The OSC recently released its Statement of Priorities for 2014-15. Here are the highlights.

Best interest duty

OSC gives top billing to the best interest duty, which would impose on advisors a fiduciary standard similar to what portfolio managers adhere to.

The OSC, MFDA and IIROC will mystery shop dealers and advisors in part to gauge whether a best interest standard is necessary. It’s a tactic borrowed from jurisdictions such as the U.K., notes Rebecca Cowdery, a partner at Borden Ladner Gervais (BLG) in Toronto.

While it’s too early for specifics, Susan Han, a lawyer at Miller Thomson in Toronto, says “a higher standard is coming for [dealing] with clients. The [regulatory] trend towards more enforcement, higher standards of behaviour and documentation isn’t changing.”

Embedded mutual fund fees

OSC will continue investigating possible conflicts of interest stemming from embedded commissions. This year it’s commissioning third-party research with two main objectives in mind:

  • quantify the degree to which various forms of compensation affect fund sales; and
  • assess whether the use of fee-based compensation materially changes the advice given to the client and has potential to enhance long-term investment outcomes relative to the use of commission compensation.

OSC wants the study completed by early next year, and expects that the research will help it decide whether to cap or ban embedded commissions.

Point of Sale

OSC and CSA are pressing on with phase three of the Point of Sale initiative, publishing the amendments for a second comment period.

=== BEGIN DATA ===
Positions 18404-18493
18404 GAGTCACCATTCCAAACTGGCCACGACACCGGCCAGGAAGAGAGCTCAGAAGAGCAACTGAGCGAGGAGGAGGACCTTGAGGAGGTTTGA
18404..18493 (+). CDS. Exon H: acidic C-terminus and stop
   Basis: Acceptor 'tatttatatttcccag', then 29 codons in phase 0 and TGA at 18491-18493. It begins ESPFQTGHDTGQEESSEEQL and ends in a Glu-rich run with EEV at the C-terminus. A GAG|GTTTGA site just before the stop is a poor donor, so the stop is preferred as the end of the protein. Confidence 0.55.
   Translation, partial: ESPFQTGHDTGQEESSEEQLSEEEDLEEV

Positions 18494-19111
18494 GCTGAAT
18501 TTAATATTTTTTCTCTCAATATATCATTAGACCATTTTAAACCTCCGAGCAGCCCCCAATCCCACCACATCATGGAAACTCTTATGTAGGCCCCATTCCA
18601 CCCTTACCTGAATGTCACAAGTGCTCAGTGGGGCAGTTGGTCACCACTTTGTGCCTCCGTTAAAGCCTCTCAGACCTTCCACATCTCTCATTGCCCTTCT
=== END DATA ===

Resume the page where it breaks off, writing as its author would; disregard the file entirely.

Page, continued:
The proposal would require advisors to provide Fund Facts prior to sale.

“There was a lot of industry pushback,” notes Han. “But the battle is lost. So, to the extent advisors haven’t invested in compliance systems, they need to do so now.”

Susan Silma, co-founder of CRM2 Navigator in Toronto, notes that while the initiative’s focus so far has been mutual funds, regulators are looking to apply similar requirements to ETFs. Expect a proposal by December 2014.

Regulation of fixed-income securities

Fixed-income trading in Canada is opaque, and OSC wants to do something about it.

“The great thing about equity markets is pre-trade transparency,” notes Han. “You can see what people are willing to sell their securities for or what they’re willing to pay.”

Less so with bonds. “The bond market’s less transparent and it’s inefficient, which creates a pronounced information asymmetry. This gives big players a clear edge over smaller investors.”

The problem is especially acute in the corporate bond market, where the regulator will focus. The priority statement notes a lack of post-trade transparency as well, which “limits the OSC’s ability to determine whether retail investors and small institutional investors are obtaining best execution.”

A proposal addressing the issue should be out in March 2015.

Reduce regulatory burden

OSC says it will try to trim down the compliance burden. For instance, the regulator will review filing requirements and “cease collection of data that is not used, lightly used or readily available elsewhere.”

Silma applauds this step, but suggests OSC should consider the regulatory burden more holistically. That means looking at the impact not only of securities regulation, but also of rules from other sources.

“I know a CEO of a dealer firm who said more than 70 regulatory initiatives affect the firm.” Not all are securities initiatives; he includes the new anti-spam rules.